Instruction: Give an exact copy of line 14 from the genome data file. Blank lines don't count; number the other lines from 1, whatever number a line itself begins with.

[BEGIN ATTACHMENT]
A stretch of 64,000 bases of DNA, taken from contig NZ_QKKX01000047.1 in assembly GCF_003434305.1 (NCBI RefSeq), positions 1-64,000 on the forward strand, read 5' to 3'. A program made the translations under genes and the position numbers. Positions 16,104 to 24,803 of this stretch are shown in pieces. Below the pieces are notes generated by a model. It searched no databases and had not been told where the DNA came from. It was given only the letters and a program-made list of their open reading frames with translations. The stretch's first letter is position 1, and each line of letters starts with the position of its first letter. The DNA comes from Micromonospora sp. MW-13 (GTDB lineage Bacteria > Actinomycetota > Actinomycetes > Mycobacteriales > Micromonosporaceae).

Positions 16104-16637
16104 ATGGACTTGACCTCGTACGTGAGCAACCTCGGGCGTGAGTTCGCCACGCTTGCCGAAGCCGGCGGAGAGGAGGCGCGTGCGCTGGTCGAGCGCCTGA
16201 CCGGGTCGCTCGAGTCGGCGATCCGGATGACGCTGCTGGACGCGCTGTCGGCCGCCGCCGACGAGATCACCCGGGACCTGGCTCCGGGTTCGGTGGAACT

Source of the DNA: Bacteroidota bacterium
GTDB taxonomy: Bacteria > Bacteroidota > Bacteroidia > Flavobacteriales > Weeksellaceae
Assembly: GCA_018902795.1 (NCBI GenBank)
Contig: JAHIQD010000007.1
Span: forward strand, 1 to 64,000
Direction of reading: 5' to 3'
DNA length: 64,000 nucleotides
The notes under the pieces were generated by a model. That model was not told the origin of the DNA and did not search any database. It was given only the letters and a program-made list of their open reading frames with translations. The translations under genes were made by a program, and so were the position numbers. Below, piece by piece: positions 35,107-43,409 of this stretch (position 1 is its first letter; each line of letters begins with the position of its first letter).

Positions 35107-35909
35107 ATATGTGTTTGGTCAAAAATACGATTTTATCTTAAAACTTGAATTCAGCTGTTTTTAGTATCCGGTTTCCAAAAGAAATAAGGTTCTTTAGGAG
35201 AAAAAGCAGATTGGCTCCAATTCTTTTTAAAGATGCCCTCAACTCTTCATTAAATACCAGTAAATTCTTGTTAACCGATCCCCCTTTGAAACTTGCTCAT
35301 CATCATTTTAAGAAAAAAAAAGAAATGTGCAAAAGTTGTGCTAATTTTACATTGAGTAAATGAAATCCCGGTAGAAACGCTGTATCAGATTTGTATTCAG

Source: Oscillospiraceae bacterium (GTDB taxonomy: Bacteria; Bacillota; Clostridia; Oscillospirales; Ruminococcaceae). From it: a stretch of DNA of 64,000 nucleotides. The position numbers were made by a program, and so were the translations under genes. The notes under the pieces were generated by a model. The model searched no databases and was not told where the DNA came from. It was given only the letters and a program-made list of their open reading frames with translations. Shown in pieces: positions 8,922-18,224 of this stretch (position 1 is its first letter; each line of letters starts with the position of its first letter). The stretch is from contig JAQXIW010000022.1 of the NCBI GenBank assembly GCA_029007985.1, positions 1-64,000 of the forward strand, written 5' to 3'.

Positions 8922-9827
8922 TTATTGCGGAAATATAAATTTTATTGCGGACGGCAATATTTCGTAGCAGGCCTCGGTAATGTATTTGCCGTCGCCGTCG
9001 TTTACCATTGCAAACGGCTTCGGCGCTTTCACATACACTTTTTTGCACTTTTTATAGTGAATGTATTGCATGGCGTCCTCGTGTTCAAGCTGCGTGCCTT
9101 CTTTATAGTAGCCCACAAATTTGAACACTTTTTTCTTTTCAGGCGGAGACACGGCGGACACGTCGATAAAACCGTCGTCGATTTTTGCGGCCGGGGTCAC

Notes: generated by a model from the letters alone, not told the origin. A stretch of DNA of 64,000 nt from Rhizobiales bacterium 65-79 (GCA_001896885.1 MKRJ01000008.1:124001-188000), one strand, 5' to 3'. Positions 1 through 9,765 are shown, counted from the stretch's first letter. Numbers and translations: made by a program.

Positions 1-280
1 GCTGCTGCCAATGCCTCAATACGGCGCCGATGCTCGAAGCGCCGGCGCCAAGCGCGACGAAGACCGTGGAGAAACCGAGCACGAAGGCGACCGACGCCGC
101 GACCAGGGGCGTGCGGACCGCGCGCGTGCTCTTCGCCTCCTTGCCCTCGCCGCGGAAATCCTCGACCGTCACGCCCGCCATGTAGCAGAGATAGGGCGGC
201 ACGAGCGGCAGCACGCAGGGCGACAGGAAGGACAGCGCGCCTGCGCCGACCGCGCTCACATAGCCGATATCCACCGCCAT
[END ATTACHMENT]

35107 ATATGTGTTTGGTCAAAAATACGATTTTATCTTAAAACTTGAATTCAGCTGTTTTTAGTATCCGGTTTCCAAAAGAAATAAGGTTCTTTAGGAG